Alfredus Rex

In the elder days of England’s past,

When Alfred was the King at last,

And Guthrum crept behind the hills,

To prey on Wessex and mock her ills,

There came a call in fen and weald,

To ‘bandon arms and flee the field.

 

But brave King Alfred, gift of God,

Took up the sword; his horse was shod,

Fighting now in swamp and moor,

He came upon a cottage poor,

And ‘mongst the pleasant Summer folk,

He planned to break the heathen yoke.

 

On princely isle he forged anew,

The sword and soul of England true,

He sallied from that marshy land,

Banner flying and spear in hand,

From shire, hundred and village small,

There came an army at Alfred’s call.

 

Swift they marched to Ethandune, to grassy hill,

Till dauntless came a horn call shrill,

The bitter taunt of faithless foes,

A herald as of hellish woes,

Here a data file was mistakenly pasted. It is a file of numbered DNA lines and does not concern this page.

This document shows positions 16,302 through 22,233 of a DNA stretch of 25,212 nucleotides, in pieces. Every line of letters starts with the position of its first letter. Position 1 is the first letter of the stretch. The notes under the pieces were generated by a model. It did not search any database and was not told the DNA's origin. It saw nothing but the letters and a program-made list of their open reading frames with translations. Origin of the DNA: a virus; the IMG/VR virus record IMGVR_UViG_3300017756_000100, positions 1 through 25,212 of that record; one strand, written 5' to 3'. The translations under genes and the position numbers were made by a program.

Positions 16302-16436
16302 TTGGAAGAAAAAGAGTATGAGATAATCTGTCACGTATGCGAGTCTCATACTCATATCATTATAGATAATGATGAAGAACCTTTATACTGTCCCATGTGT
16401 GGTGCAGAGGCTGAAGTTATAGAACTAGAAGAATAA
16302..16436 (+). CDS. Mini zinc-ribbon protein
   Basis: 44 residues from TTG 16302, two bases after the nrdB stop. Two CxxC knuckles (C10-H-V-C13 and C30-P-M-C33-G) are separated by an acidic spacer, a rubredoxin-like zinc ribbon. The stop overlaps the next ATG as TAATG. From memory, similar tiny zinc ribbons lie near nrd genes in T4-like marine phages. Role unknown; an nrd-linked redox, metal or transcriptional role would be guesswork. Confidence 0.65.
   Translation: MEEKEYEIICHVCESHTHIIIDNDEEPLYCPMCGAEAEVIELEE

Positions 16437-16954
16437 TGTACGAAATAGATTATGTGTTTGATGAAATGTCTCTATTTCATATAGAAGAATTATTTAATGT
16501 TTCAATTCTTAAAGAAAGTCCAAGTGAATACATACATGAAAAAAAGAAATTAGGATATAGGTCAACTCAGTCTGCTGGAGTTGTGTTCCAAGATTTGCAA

A wall of shields they builded strong,

Five men deep, a thousand long.

 

A heathen horde of Northmen came,

A reeking host of bearded Dane,

But Christian heart and shield held,

Thrice as many Danes were felled,

And pagan soul was much dismayed,

Their one time army; put to blade.

 

Good King Alfred rejoiced and drank,

A toast to sword, the Lord to thank,

And Guthrum took an oath of kin,

At Aller old he washed his sin,

All England sang of Alfred then,

The greatest now of English men.

 

 

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